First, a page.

Dublin has a weekly bird market, dating back over 460 or perhaps 900 years, depending on the source. We stumbled on it in its current location – Peter Street – the morning I photographed Molyneux House, though I wasn’t yet aware the two were connected.
Molyneux House is a conversion of Molyneux Church, and completed in 1973, it was home to Stephenson Gibney & Associates. The practice’s work in Dublin is notable for many reasons, some for design (the Institute for Advanced Studies, or the Irish Management Institute in Sandyford), some for planning controversy (ESB Headquarters on Lower Fitzwilliam Street), and others for both (Central Bank). Molyneux House presents a distinctive but understated face to Bride Street, like a cluster of vertical brick-clad elements holding flush, reflective glazing. There’s a sculpted depth to it, with tall shadows between elements, the chamfered (bevelled) edges, and the overhang high above the sign.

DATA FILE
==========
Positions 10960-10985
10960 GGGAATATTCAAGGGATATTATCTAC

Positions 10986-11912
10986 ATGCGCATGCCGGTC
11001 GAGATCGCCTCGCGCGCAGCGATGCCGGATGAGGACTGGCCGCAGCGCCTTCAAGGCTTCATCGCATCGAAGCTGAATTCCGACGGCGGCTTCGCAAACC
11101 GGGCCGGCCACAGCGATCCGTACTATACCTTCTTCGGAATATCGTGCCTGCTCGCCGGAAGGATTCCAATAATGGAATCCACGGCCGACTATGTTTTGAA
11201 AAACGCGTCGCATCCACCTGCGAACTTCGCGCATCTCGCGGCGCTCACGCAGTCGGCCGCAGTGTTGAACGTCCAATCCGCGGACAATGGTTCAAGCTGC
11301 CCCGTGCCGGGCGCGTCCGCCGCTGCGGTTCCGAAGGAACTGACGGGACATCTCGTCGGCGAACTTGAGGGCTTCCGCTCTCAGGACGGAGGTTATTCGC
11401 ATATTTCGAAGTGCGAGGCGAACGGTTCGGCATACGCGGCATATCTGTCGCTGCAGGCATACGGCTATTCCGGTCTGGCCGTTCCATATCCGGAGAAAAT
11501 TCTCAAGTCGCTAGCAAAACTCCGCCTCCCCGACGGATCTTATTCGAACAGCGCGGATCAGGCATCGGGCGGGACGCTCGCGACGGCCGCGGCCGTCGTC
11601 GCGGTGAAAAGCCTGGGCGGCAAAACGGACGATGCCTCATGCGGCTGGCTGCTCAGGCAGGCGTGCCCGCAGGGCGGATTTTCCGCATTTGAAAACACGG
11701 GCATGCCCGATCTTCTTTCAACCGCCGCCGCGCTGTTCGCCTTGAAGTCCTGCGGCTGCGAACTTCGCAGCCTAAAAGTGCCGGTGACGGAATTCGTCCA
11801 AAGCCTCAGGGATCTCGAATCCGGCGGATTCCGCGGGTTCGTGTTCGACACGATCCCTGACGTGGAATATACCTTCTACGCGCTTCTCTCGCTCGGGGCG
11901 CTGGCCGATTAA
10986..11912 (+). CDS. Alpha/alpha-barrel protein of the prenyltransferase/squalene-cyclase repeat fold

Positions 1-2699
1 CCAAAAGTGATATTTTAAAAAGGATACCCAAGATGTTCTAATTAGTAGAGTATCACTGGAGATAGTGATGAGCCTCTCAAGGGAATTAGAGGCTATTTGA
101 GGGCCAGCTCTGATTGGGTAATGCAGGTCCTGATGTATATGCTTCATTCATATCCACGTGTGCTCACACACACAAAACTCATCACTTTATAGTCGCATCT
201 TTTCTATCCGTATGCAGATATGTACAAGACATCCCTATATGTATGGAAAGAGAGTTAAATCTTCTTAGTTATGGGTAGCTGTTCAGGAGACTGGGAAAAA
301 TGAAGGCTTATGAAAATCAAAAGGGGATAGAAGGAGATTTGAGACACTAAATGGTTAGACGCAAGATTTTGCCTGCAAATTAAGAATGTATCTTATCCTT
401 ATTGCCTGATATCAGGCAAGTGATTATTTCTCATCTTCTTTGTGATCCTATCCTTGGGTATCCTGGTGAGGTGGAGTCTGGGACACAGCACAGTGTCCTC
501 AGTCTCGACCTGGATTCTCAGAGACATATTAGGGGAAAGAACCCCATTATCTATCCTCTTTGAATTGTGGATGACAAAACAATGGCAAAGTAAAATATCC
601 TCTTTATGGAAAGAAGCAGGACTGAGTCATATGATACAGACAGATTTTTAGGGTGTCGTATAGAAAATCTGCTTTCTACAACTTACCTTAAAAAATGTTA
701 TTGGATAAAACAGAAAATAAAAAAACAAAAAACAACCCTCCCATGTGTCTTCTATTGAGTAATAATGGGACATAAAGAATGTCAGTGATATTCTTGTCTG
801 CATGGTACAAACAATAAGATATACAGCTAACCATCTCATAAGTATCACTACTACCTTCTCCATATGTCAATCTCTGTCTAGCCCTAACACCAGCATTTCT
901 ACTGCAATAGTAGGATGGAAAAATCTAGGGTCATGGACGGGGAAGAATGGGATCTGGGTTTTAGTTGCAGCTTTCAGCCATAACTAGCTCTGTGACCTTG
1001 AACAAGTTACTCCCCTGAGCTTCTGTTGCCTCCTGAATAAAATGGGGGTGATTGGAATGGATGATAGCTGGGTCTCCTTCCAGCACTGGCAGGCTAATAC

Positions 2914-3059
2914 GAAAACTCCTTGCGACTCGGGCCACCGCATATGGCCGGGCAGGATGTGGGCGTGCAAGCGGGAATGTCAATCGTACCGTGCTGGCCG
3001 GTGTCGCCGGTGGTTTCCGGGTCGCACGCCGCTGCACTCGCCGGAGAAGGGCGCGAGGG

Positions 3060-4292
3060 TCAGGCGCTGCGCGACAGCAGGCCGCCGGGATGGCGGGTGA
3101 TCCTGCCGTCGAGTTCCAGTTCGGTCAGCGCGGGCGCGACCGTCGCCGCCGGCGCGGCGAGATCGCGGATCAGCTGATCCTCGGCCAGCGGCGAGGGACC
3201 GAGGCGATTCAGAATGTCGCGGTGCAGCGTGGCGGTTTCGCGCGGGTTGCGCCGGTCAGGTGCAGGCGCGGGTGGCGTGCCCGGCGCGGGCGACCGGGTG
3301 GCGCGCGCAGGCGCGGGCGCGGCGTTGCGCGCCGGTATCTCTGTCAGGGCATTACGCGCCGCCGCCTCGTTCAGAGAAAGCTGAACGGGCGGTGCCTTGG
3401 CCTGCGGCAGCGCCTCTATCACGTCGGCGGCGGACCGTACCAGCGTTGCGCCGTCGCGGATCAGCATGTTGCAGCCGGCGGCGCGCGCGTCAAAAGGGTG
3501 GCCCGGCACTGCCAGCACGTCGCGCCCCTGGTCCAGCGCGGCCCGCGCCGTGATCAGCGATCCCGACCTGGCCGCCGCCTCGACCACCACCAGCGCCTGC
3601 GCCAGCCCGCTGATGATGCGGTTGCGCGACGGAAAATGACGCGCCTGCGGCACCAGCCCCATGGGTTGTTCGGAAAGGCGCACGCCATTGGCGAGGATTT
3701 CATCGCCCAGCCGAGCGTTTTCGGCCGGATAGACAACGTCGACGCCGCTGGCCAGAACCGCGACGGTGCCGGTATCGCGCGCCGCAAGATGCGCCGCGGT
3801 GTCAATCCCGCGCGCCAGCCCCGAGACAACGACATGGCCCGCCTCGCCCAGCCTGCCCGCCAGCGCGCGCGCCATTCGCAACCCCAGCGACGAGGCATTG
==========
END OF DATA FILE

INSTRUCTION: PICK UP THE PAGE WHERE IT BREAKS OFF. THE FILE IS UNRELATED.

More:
It’s built on the site of the old Bird Market, and Sam Stephenson provided the walled garden by the side of the building for use by the traders, who had recently been fined for selling birds in a public place. From the Irish Times, May 13 1974: “Mr. Jo Mann presented Mr. Stephenson with a white cock canary and thanked him on behalf of the traders.” (Here’s a mega nostalgic series of images of the market in busier times.)
Whether the arrangement lasted for Stephenson Gibney’s tenure or was more short-lived, I’m not sure, but there’s definitely still a small market very close to its old home.